International legal framework — Canada is party to a global legal framework on psychotropic drugs, including the 1961 Single Convention on Narcotic Drugs. It does not allow for legalization but allows leeway on the kinds of sanctions imposed. The International Narcotics Control Board expressed regret over Uruguay’s decision to legalize marijuana, but it is not clear what practical impact this has had, Health Canada notes. A UN special session on the World Drug Problem is slated for next month.

Canadian regime for medical marijuana — The 2013 Marijuana for Medical Purposes Regulations attempted to shift the medical marijuana industry to licensed producers, away from home growers. But thousands of Canadians were allowed to possess or grow marijuana pending a court ruling that came down last month.

Domestic legal context — The court ruling handed down in February affirmed the right of people to grow their own medical marijuana. The presentation, drafted before the ruling, says the decision and others from the courts could affect government choices on the new legal regime.

Role of provincial and territorial governments — The federal and provincial / territorial governments would be able to regulate in many of the same areas concerning access to legal marijuana. The federal government could set minimum standards, but provinces and territories might enact more stringent requirements on where pot is consumed, retail sale locations or minimum age for purchase. Achieving a national approach will require close co-operation.

Experience of other jurisdictions — While Uruguay adopted tight government control, Colorado and Washington states chose models that spurred involvement of commercial interests, increasing risks to health and safety. Early lessons from the U.S. reinforce the need to take time to implement a legalized model, figuring out the complexities of how best to protect public health.

Law enforcement issues — Organized crime groups are heavily involved in the marijuana trade. Illicit grow operations exist in all parts of Canada. Police-reported drug-impaired driving incidents are a small fraction of actual drug-impaired driving incidents, as it is difficult to recognize the signs. Given all this, a national approach will require police agencies to work together.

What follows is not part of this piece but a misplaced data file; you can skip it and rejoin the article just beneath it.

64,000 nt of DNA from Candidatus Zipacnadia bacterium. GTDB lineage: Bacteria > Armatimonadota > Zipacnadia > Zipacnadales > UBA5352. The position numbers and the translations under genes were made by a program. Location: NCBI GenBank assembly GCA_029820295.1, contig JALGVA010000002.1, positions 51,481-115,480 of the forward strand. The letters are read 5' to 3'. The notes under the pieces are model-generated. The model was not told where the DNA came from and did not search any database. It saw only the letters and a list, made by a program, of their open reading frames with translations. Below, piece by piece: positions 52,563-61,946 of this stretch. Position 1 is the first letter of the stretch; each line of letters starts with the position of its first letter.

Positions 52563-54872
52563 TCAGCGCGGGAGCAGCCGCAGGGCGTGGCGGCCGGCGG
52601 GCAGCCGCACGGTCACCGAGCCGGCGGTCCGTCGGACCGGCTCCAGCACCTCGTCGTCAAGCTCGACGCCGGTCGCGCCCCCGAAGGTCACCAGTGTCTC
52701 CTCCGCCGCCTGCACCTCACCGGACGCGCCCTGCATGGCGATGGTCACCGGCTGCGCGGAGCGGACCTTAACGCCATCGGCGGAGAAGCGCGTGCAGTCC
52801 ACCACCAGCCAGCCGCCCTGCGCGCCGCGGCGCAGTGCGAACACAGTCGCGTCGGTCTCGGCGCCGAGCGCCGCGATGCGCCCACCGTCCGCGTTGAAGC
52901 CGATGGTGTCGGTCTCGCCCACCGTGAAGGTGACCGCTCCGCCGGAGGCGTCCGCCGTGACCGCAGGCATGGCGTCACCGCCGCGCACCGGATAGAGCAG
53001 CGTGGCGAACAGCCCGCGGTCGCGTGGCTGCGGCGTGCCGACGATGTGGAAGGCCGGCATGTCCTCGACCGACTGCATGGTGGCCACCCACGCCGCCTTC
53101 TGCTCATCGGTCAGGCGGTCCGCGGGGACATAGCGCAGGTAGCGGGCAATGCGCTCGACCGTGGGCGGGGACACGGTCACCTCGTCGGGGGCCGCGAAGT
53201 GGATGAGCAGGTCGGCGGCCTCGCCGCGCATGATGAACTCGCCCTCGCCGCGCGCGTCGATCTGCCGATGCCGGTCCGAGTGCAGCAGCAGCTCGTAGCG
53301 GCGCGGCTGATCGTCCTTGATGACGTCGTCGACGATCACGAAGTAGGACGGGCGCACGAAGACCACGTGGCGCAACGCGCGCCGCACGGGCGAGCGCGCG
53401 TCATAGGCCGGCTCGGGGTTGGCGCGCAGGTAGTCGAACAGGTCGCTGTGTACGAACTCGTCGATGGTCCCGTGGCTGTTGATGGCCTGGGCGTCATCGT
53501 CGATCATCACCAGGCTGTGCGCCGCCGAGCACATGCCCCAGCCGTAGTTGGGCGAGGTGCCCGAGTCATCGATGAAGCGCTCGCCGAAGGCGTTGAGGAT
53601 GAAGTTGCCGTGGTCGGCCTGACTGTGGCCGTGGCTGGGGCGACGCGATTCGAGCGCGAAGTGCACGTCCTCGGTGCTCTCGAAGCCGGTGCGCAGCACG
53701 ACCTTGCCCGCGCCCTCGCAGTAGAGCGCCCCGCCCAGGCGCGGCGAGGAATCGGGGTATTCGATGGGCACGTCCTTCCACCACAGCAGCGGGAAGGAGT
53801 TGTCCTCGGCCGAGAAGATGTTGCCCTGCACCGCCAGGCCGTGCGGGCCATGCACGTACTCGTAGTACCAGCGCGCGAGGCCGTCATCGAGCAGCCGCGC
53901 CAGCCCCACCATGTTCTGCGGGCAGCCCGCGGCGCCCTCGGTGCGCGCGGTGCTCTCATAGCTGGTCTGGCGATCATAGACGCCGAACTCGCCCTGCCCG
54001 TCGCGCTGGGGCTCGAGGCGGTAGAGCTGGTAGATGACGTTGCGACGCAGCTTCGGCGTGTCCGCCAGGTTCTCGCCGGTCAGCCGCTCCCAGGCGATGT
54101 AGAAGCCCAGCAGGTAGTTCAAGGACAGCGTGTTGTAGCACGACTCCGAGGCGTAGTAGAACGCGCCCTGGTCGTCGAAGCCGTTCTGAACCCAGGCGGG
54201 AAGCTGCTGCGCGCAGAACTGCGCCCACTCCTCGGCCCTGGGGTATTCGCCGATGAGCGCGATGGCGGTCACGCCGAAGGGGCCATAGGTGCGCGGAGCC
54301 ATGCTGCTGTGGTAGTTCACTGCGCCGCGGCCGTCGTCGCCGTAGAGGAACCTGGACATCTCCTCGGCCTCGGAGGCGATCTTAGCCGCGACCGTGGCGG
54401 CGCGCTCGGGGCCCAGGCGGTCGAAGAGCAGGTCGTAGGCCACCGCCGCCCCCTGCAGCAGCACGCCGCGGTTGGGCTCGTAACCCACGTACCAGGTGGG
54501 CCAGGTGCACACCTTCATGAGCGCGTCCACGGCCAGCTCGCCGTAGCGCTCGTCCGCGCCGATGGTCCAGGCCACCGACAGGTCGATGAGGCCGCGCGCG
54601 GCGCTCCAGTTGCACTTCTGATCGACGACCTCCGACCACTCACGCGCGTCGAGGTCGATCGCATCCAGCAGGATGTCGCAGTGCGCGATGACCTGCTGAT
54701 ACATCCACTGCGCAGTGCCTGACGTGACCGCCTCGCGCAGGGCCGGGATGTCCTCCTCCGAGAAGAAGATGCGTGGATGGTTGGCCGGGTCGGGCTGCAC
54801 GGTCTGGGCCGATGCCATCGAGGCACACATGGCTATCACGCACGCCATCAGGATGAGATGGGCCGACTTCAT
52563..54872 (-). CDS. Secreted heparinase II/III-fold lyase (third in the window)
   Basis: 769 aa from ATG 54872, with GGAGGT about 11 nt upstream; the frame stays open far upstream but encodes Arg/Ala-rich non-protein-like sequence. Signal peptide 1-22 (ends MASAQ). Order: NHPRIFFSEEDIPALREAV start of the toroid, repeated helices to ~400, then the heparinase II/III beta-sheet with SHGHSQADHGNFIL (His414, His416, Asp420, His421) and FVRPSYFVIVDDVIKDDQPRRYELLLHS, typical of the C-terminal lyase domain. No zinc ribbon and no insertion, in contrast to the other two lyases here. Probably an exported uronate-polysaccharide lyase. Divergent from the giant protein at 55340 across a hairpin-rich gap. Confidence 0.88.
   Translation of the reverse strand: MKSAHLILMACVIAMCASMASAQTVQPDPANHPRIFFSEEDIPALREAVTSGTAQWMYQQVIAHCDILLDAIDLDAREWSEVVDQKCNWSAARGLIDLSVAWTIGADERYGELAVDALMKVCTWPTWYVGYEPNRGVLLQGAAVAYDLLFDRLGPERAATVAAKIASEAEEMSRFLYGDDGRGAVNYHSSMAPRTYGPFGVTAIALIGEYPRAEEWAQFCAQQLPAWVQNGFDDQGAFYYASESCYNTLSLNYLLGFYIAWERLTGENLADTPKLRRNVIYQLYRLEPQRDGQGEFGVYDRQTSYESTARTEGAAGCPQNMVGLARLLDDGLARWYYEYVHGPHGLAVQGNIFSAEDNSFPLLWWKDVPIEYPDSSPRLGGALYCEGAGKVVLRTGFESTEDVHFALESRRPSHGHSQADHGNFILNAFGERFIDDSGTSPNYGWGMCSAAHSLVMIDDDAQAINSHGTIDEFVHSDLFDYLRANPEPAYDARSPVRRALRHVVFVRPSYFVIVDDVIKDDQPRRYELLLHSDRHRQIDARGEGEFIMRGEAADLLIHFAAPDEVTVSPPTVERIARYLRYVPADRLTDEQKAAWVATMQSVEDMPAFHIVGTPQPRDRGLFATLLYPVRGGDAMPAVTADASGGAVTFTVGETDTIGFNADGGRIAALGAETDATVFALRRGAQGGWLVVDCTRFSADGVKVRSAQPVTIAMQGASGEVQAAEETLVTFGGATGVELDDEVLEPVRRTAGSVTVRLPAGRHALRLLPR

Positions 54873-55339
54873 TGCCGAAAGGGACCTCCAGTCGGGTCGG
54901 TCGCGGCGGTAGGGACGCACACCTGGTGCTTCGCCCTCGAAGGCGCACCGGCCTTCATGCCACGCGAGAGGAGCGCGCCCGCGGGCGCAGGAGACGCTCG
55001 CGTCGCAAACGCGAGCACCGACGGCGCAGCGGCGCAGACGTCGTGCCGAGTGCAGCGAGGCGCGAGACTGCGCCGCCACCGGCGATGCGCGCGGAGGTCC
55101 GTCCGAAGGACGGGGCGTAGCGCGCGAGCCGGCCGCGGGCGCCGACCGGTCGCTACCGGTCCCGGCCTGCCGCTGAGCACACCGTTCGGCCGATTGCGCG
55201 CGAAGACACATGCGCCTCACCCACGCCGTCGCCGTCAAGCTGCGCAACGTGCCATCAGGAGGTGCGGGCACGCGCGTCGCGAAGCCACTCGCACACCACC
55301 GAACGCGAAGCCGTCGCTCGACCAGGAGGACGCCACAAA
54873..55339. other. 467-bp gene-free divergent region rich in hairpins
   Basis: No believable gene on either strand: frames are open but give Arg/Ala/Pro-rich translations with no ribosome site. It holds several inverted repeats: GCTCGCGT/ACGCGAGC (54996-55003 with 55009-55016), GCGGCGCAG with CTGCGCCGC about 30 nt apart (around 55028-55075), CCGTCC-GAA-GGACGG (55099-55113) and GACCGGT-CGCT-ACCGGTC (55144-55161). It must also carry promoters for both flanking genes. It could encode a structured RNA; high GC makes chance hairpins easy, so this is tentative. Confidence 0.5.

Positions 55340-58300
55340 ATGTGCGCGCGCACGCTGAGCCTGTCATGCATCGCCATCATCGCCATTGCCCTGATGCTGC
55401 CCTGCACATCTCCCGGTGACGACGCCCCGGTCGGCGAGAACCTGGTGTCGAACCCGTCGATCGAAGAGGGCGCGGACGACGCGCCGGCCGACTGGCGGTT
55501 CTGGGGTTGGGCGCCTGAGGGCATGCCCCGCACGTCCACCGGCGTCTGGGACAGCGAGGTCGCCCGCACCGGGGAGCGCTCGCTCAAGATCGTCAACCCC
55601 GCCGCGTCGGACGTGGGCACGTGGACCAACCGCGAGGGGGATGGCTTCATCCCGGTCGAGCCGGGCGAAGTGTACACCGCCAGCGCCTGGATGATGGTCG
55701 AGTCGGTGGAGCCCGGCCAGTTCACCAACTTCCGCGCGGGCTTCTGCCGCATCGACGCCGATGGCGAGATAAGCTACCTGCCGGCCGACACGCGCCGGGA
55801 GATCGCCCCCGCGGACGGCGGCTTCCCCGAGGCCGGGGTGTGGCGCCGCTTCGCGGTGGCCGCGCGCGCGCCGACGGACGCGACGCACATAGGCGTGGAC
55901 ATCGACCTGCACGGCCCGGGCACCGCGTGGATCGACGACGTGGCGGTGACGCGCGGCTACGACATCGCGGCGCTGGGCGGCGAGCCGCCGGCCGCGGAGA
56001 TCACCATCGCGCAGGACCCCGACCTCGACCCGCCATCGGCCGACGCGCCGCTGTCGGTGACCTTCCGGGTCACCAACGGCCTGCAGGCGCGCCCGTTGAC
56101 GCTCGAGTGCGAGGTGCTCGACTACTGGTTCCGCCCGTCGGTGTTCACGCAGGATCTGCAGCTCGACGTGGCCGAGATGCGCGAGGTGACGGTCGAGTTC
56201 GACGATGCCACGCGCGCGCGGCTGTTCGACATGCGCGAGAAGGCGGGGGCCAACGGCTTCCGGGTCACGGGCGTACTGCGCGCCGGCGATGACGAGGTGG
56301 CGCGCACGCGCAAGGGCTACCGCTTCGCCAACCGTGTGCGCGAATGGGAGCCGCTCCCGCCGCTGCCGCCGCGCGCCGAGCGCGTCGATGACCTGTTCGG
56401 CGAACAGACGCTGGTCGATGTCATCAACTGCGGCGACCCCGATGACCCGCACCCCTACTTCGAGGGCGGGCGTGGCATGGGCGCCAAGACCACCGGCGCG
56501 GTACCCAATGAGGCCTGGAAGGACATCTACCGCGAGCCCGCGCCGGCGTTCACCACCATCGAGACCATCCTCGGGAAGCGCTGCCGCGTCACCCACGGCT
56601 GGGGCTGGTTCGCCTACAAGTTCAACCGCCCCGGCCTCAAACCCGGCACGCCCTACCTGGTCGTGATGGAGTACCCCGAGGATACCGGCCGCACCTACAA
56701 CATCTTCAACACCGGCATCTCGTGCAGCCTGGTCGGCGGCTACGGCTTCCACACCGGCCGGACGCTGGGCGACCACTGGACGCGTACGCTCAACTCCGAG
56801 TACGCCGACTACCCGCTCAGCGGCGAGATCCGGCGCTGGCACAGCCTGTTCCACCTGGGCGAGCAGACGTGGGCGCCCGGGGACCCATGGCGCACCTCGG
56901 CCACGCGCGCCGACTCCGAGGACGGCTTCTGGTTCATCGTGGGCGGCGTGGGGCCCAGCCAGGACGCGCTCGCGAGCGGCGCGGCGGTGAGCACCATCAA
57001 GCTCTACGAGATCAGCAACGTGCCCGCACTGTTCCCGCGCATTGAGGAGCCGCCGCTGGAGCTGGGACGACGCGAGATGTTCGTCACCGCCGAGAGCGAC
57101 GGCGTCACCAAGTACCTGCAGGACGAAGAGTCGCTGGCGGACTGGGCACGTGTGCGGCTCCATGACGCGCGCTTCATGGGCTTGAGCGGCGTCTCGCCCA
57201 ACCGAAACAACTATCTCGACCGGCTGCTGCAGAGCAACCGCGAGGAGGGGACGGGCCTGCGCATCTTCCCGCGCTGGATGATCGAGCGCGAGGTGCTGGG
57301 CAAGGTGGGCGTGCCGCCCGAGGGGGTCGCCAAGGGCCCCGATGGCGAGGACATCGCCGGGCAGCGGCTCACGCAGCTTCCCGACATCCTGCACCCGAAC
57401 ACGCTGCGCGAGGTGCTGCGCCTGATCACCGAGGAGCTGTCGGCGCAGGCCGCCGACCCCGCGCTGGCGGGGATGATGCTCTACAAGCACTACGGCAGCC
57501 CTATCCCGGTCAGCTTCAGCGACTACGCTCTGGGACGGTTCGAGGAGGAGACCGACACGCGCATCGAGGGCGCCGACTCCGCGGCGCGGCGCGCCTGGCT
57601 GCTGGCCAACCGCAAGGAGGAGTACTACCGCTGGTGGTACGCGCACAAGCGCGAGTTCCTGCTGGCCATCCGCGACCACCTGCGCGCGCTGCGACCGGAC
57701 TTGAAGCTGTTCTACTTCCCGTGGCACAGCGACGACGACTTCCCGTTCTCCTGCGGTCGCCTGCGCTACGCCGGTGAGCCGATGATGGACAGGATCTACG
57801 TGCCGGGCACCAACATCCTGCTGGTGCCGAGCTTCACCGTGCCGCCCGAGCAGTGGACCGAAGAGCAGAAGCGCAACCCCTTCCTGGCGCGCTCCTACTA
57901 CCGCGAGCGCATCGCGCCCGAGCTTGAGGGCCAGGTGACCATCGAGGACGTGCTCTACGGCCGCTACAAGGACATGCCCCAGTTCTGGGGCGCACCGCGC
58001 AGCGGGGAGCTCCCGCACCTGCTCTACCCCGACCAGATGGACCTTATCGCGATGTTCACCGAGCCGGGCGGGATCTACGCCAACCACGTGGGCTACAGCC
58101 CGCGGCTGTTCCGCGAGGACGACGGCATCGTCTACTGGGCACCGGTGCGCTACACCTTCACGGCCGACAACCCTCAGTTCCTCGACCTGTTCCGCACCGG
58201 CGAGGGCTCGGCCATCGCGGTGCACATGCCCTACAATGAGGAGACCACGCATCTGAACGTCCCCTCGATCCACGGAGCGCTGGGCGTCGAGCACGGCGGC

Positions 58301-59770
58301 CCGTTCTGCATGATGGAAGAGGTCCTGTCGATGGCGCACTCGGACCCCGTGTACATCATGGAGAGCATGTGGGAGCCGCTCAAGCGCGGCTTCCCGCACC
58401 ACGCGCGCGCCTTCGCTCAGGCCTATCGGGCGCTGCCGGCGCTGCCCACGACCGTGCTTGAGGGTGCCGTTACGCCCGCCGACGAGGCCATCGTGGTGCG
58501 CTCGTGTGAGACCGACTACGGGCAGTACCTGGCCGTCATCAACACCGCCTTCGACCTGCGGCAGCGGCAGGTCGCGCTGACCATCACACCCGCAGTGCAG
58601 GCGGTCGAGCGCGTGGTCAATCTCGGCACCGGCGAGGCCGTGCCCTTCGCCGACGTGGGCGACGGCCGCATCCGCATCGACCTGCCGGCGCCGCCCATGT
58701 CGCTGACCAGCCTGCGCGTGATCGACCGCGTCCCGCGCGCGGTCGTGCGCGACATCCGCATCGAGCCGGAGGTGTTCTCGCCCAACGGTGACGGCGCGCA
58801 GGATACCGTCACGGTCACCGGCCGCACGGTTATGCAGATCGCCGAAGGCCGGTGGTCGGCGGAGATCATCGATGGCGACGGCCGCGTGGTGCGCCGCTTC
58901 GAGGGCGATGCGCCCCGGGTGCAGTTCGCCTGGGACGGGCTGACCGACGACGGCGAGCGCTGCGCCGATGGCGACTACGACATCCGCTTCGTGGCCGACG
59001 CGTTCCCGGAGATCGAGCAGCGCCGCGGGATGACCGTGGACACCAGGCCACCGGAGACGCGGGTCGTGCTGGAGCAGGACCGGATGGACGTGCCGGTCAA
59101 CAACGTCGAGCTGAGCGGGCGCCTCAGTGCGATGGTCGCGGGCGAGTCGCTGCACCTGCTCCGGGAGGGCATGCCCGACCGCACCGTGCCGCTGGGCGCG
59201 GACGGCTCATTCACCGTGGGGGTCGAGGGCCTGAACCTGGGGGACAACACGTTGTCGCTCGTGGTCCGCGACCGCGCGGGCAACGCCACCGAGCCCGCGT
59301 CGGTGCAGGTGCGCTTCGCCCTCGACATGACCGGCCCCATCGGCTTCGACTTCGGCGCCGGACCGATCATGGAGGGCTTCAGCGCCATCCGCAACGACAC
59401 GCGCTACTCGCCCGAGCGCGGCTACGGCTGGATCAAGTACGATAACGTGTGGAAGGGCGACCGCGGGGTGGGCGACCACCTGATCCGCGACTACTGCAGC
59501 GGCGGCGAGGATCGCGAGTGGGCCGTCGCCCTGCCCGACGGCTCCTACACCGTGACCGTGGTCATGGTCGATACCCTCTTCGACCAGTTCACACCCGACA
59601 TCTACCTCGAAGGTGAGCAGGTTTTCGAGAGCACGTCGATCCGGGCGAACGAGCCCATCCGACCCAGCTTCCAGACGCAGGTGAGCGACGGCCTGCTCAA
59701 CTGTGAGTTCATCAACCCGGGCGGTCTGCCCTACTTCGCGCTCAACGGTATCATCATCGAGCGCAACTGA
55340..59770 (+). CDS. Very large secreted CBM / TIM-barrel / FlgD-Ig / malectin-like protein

Youth justice — The Youth Criminal Justice Act requires police to consider use of measures such as warnings and referrals to community programs for those ages 12 through 17. Careful consideration will need to be given to how the new regime will be enforced when it comes to young people.

For more, check this out.

Mixed reviews for the Allard marijuana decision

Cannabis. Pot. Marijuana. Ganga. Weed. Grass. These are interesting times for sure.

I was interviewed for the Saskatoon local news on the recent Allard decision. Honestly, I wasn’t terribly happy with this interview, but it can be viewed here.

http://globalnews.ca/video/2541487/mixed-reviews-for-federal-court-marijuana-decision

Finally:

I would like to be upfront about something. The Global story used the word “Professor” to describe me, which is something I most certainly DID NOT call myself. I referred to myself as an instructor in history and a sessional lecturer in history.

Many people casually use the word PROFESSOR to describe all those individuals who offer classes within a university setting. There is, however, a scale and hierarchy of individuals who work in an academic department. A full PROFESSOR is highest level that can be reached.

uk_v_us_academicranks1

And that is not at all me. It is regrettable that I was designated in this way. Just wanted to clarify.

Plasma Clinics Deserve Debate

There has been much media coverage about the opening of Canadian Plasma Resources’ first clinic in Saskatoon. I’ve been a part of that debate, having written for the Star Phoenix just yesterday.

Canadian Blood Services has a number of videos that explains the plasma business in Canada and beyond. Thanks to John Dexter for finding these videos on Youtube.

tumblr_ni0hd9RsT91rx06nvo1_500